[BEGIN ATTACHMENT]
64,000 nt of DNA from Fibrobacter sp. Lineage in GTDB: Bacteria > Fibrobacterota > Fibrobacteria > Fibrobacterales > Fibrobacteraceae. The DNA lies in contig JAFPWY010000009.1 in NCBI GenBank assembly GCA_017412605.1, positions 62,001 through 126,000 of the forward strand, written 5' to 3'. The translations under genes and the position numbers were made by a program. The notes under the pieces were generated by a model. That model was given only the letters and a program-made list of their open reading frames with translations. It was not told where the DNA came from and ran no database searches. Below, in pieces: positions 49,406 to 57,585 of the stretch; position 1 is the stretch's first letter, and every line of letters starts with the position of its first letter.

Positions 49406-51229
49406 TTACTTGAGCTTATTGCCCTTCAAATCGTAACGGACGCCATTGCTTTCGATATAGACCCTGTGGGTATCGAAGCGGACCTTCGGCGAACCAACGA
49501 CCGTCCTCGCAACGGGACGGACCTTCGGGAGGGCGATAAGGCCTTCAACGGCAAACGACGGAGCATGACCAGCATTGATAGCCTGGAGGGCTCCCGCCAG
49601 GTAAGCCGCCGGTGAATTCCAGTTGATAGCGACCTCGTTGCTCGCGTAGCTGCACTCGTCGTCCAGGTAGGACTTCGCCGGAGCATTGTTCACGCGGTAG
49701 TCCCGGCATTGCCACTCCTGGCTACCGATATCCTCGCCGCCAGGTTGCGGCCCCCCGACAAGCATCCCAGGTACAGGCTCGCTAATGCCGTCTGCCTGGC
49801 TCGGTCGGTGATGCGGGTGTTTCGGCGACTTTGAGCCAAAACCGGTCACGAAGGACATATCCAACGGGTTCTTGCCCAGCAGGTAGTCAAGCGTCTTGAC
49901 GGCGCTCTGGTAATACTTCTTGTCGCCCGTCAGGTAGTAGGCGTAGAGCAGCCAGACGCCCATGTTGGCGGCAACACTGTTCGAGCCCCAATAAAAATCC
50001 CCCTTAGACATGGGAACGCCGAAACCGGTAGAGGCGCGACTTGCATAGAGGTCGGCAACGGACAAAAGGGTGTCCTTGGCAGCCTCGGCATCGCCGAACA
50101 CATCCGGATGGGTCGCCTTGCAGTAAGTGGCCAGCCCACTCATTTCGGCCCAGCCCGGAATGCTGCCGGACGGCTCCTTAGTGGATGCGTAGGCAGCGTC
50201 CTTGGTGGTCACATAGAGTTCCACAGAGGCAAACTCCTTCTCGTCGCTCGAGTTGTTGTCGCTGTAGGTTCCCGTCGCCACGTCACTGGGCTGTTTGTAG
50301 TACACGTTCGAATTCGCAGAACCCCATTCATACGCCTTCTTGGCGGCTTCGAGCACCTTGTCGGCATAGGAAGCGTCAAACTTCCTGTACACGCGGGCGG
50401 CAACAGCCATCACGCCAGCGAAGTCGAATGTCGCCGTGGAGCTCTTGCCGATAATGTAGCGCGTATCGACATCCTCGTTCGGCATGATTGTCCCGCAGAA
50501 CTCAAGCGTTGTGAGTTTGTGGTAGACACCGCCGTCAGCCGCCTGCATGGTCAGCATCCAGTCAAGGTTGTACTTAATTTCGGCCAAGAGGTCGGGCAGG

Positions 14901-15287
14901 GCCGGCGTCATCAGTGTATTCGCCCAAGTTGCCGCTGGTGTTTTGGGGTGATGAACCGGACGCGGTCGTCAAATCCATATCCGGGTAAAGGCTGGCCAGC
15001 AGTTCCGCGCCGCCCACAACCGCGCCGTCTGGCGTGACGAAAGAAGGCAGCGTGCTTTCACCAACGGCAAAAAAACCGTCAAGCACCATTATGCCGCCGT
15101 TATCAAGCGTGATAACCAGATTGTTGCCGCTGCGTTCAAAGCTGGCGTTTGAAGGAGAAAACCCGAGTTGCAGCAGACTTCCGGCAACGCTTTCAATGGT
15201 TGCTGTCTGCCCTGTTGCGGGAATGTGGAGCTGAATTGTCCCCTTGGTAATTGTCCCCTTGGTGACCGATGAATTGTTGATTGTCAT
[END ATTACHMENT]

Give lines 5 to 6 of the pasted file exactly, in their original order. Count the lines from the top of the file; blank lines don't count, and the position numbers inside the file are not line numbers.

49601 GTAAGCCGCCGGTGAATTCCAGTTGATAGCGACCTCGTTGCTCGCGTAGCTGCACTCGTCGTCCAGGTAGGACTTCGCCGGAGCATTGTTCACGCGGTAG
49701 TCCCGGCATTGCCACTCCTGGCTACCGATATCCTCGCCGCCAGGTTGCGGCCCCCCGACAAGCATCCCAGGTACAGGCTCGCTAATGCCGTCTGCCTGGC